I’ve spent most of this week in Amsterdam with colleagues from the Toronto office. Our group descended on the MX3D offices in the funky NDSM wharf area of the city, to make a big push and help get the world’s first robotically 3D-printed steel bridge – and its supporting systems – ready for Dutch Design Week.
Most of the team stayed in a hotel right next to MX3D, but we did get the chance to take the ferry across to “the mainland” (it isn’t really: everything is connected, it just seems that way) from time to time.
It was really nice to see the progress since my last visit. The bridge has decking welded in place, which certainly makes walking over it much safer.
One of the days I was there the sky was clear, which meant we had really nice morning and evening light hitting the bridge.
Autodesk isn’t the only partner working with MX3D on the bridge, of course. Arne Vogt from FORCE Technology (left) was there to install sensors and cabling on the bridge, which Crag Buchanan from Imperial College (right) was there to continue his group’s structural testing of the bridge.
Our job as Autodesk Research is to take the bridge’s sensor network and help turn it into a real nervous system, collecting data on how people use and interact with it. Eventually we’ll have 50 or so sensors throughout the bridge, collecting strain, acceleration, inclination, load and even temperature data. This data will flow through a number of HBM Somat data acquisition boxes into our back-end time-series database for visualization in Dasher 360 via Forge.
I was mainly working with Hali Larsen on getting Dasher connected. Here’s Hali measuring the location of the various sensors for placement in the 3D model that would be brought into Dasher 360.
Josh Cameron is part of the team focused on getting data from the sensor network into our time-series database. Here he is just after we started to see data coming off our first sensor (Hali and I were the first people detected walking across the bridge, mainly because we were trying to measure sensor positions).
Jelmer Frank Wijnia popped down from Van Wijnen’s offices in the north of the Netherlands, so we could spend some time talking about our AU 2018 class. He also enjoyed taking a look at the bridge and kindly took a few photos and videos.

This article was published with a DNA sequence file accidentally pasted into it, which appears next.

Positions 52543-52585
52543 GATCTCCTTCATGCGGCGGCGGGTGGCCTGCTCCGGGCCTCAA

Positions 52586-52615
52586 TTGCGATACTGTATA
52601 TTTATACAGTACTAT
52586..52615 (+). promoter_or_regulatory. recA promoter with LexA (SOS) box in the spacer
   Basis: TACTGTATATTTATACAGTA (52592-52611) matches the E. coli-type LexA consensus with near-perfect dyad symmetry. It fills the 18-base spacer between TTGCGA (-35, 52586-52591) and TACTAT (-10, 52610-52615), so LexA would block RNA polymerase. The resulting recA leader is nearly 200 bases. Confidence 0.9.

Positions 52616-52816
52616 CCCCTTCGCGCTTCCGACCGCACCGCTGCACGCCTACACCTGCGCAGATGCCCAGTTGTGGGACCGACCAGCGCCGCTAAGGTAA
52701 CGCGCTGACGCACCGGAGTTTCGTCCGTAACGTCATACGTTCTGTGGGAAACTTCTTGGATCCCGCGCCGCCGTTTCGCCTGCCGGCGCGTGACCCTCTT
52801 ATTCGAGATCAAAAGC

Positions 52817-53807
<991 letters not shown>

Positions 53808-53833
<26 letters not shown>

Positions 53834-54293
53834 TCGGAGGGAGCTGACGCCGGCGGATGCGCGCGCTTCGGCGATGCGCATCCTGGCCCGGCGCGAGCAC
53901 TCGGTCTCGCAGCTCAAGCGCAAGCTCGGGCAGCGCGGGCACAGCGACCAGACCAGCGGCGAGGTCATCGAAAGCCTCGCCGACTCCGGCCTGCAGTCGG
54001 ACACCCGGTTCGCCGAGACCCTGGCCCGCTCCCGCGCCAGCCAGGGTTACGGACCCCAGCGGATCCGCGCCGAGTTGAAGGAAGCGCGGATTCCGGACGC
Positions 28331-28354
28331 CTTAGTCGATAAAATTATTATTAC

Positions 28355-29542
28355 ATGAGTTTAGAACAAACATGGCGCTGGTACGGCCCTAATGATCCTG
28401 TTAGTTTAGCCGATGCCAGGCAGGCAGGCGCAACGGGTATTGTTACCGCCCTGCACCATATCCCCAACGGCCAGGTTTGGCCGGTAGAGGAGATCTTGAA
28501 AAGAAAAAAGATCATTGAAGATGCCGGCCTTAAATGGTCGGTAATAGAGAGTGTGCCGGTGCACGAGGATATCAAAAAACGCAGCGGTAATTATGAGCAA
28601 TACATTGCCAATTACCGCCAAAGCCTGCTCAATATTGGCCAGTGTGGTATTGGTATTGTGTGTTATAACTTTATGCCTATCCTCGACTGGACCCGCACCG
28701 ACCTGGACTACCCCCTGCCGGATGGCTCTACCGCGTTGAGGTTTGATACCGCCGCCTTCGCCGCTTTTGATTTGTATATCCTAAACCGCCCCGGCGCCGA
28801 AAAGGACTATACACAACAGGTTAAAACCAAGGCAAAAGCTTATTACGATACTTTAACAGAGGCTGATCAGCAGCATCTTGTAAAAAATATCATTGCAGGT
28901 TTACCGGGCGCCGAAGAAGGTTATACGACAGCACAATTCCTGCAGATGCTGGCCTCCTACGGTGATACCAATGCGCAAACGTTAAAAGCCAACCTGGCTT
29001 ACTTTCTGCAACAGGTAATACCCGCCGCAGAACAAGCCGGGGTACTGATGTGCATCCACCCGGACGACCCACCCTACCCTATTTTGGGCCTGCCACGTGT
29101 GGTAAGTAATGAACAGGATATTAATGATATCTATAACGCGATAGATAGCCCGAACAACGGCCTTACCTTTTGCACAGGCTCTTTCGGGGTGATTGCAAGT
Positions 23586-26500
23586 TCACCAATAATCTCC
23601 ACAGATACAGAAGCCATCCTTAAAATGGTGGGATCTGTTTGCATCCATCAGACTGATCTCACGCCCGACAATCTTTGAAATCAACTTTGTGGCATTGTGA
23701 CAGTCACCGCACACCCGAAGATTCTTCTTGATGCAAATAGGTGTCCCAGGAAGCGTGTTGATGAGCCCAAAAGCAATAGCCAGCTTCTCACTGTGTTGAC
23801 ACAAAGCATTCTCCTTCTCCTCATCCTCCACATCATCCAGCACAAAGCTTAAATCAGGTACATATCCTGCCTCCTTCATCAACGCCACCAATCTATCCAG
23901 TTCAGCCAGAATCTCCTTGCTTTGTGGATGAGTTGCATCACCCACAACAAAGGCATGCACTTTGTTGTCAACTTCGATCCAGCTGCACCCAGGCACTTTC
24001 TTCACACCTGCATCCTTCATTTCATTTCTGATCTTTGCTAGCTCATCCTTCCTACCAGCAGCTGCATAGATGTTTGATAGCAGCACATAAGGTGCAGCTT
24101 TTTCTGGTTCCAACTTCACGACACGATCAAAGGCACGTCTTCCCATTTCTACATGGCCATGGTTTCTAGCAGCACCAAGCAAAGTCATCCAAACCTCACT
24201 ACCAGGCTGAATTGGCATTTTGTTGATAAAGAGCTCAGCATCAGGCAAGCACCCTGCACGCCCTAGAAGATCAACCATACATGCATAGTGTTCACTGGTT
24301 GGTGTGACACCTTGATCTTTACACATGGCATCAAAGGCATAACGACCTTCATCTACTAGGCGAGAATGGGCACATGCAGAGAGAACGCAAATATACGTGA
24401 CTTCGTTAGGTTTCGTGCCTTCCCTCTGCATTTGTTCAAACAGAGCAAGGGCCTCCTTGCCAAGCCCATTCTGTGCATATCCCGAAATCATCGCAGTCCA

More formal structural tests have been performed on the bridge, of course – it’s so far had 10 tons of weight placed on it – but there’s nothing like getting a bunch of people to jump in sync, to see how it performs. It’s likely to be the first thing people try to do anyway, once they realise their crossing is being measured and displayed.
Getting a large group of people to jump repeatedly in the same rhythm isn’t easy. We tried a couple of tracks to help us synchronise (by House of Pain and Van Halen, predictably enough), but it took a little work to get to the point where we really got the bridge to displace. With no unexpected results, thankfully.
It was great spending time with my Autodesk colleagues working on the bridge project, this week: Alex, Hali, Josh, Mike, Jacky, Liviu, Pan, Merry and Alec, as well as with Arne, Craig and Jelmer Frank. I’ve had to leave early to participate in a generative design event in Barcelona, but I’ll be back working on getting more into Dasher next week. So far we have a few sensors placed in the “digital twin”, with a working connection to the (currently empty) database.
I’m really excited about the potential for reporting meaningful data on the usage of smart infrastructure. Once we have callibrated cameras in place we’ll even be able to see skeletons of the people walking across the bridge in 3D, and be able to correlate that with other data measure by the bridge. This is going to be amazing!